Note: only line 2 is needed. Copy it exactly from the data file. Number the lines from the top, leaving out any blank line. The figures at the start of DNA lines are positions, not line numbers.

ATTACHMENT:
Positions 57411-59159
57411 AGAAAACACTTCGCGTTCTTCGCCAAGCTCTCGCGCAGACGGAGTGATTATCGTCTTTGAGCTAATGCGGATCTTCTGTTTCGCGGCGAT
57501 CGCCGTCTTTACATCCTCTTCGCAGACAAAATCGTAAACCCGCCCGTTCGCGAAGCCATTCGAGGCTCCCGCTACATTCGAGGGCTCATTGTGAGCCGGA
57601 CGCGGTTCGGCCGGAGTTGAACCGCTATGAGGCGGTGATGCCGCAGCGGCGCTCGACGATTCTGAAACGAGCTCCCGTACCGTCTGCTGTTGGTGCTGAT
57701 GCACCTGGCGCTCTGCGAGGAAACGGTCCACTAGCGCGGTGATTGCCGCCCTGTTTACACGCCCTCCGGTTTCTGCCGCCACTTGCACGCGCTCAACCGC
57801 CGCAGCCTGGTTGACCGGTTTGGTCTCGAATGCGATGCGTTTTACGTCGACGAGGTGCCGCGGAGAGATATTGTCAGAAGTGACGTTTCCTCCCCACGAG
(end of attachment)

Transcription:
57411 AGAAAACACTTCGCGTTCTTCGCCAAGCTCTCGCGCAGACGGAGTGATTATCGTCTTTGAGCTAATGCGGATCTTCTGTTTCGCGGCGAT